Introduction: Book Summaries: Around the World in 120 Days, Week Six, Day Two
This is the sixth week, day two of the book summaries for Around the World in 120 Days for The Invisible Mentor’s Virtual Literary World Tour. Yesterday, we stopped our Tour in the United States with The Sun Also Rises by Ernest Hemingway, The Catcher in the Rye by J D Salinger and Slaughterhouse-Five: A Novel, Kurt Vonnegut. Today, we’ll remain in the US and next week we’ll wrap-up the Tour in Toronto, Canada and we may take a side trip to Sweden to look at The 100-Year-Old Man Who Climbed Out the Window and Disappeared by Jonas Jonasson. Except for Superwomen, the books today are very “heavy”. Below you will find a global reading list.
Global Reading List: Around the World in 120 Days, Week Six, Day Two
- As I Lay Dying , William Faulkner, United States, New Albany, Mississippi
- Superwomen, Albert Payson Terhune, United States, Newark, New Jersey
- The Turn of the Screw, Henry James, United States, New York City, New York
- A Streetcar Named Desire , Tennessee Williams, United States, Columbus, Mississippi
- The Outsiders, SE Hinton, United States, Tulsa Oklahoma
Book Summaries: Around the World in 120 Days, Week Six, Day Two
As I Lay Dying by William Faulkner
First published in 1930, As I Lay Dying by William Faulkner tells the story of a poor, Southern family. Addie Bundren, wife of Anse, is quite ill and will die soon. William Faulkner tells the story by using the voices of a variety of characters. Her oldest son, Cash, is making his mother’s casket in front of her bedroom window. He works diligently, making the coffin, calling on all his carpentry skills. Darl and Jewel leave to make a delivery for three dollars expecting that their mother will not die before they return.
Shortly before Addie takes her last breath, she calls out to Cash, and he raises the wood he is using to make the coffin so that she can see it. When she dies, Anse tells his daughter Dewey Dell to go and make supper because they have to keep up their strength. During the evening, the rain starts to fall heavily, yet Cash is outside with a lantern trying to finish the coffin for his mother’s body. Vernon Tull, their wealthier neighbor offers to assist him. Close to daybreak, the coffin is finally finished, and Cash, Vernon, Anse and Doctor Peabody lift the coffin and take it inside. Although the coffin is empty, they are very careful with it and walk very slowly.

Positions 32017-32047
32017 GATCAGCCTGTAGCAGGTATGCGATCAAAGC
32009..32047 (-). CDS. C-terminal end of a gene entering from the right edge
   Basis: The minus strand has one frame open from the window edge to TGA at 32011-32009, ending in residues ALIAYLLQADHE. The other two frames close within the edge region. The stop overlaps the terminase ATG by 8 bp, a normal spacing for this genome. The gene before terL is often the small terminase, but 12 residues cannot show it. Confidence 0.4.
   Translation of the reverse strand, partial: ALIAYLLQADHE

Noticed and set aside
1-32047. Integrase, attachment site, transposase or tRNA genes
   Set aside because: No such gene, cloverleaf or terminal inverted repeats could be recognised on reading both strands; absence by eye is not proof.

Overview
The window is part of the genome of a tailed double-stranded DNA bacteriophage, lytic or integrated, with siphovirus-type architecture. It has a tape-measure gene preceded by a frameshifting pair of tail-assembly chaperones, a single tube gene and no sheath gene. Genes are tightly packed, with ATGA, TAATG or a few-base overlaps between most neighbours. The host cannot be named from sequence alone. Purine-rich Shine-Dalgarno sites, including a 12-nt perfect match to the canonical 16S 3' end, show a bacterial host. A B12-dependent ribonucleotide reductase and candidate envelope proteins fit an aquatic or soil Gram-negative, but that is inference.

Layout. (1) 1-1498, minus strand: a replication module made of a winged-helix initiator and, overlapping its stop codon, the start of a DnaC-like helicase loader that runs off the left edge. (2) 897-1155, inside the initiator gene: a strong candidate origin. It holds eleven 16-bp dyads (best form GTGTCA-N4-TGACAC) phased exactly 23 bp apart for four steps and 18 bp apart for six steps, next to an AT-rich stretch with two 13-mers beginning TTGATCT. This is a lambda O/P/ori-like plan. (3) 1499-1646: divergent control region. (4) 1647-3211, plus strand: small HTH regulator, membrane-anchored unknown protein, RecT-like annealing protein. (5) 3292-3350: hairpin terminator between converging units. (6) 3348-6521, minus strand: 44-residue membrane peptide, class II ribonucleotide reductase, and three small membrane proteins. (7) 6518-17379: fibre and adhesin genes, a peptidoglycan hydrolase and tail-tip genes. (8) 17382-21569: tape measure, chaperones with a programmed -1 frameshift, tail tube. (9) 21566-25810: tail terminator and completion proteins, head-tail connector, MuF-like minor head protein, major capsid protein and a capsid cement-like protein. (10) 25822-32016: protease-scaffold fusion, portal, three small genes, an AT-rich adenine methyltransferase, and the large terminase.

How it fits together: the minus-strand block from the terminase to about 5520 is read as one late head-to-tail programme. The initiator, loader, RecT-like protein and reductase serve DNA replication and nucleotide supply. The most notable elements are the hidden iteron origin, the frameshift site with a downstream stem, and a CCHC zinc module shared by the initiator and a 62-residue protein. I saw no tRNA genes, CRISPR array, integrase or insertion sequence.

As the story unfolds the reader journeys with the family through the ordeals they encounter as they fulfill Addie’s burial request and you get to know the main characters in the process.
Superwomen by Albert Payson Terhune
Superwomen by Albert Payson Terhune reads more like fiction than facts, and I’m glad that I read the book to learn about the 12 women he profiled. On average, Albert Payson Terhune dedicated one chapter, about 20 pages, to each of the women he wrote about in Superwomen. Except for two women, it was the first time I have ever heard about them.
- Chapter One: Lola Montez
- Chapter Two: Ninon De L’enclos
- Chapter Three: Peg Woffington
- Chapter Four: Helen Of Troy
- Chapter Five: Madame Jumel
- Chapter Six: Adrienne Lecouvreur
- Chapter Seven: Cleopatra
- Chapter Eight: George Sand
- Chapter Nine: Madame Du Barry
- Chapter Ten: Lady Blessington
- Chapter Eleven: Madame Recamier
- Chapter Twelve: Lady Hamilton
What makes a woman a superwoman? Terhune gives no clear definition, but after reading Superwomen, I would say that the women were bold – going after they wanted. There is also some role reversal. Although most of the women were very feminine, they had some of the most well-known men begging for their attention. The women had countless affairs, and had no qualms about giving their lovers his marching papers. Although I do not encourage others to behave the way these women did, I found the stories both delightful and refreshing. And these women knew about PR, they knew how to get the media’s attention.
The Turn of the Screw by Henry James
The Turn of the Screw by Henry James is a ghost story, and the ghosts are the malevolent type. The unnamed narrator, listens as a friend reads a manuscript written by a governess who is now deceased. The Turn of the Screw by Henry James is very ambiguous, therefore there are many interpretations of what it means and because of that it has a cult following.
In the story, a young governess is hired by a man to take care of his orphan niece and nephew – Miles and Flora – and he doesn’t want to be bothered with his charges. Prior to hiring the governess, there was another governess, Miss Jessel, who had a sexual relationship with another employee, Peter Quint. Jessel and Quint spent a lot of time with Miles and Flora and after their deaths they didn’t rest in peace and wanted to take away the children. We do not know what they died from, but they are now malevolent spirits. The children are very aware of the ghosts even though they do not want to admit it. In the end, Miles dies in the new governess’ arms as she tries to shield him from Quint.
A Streetcar Named Desire by Tennessee Williams
After reading A Streetcar Named Desire by Tennessee Williams, I thought, “One of the worst things anyone could do is to lie to herself.” The main characters are Stanley, Stella, Mitch and Blanche. Blanche married very young and her equally young husband commits suicide, and she has never forgiven herself. She becomes promiscuous and builds a less than sterling reputation. She loses the family’s house, as well as her job as a teacher, so she travels to visit her sister. Instead of being honest with her sister Stella, Blanche creates a fantastic story that she herself starts to believe. Stanley, Stella’s husband sees through Blanche, but he is no prince charming becuyse he rapes her. Stella doesn’t want to believe that her husband is a rapist, because if she does, that means she has to take action, and leave him. Stella has Blanche committed because her sister is out of touch with reality. Mitch believed the stories Blanche told him and wanted to marry her, but Stanley told him the truth, and he changed his mind.
The Outsiders, SE Hinton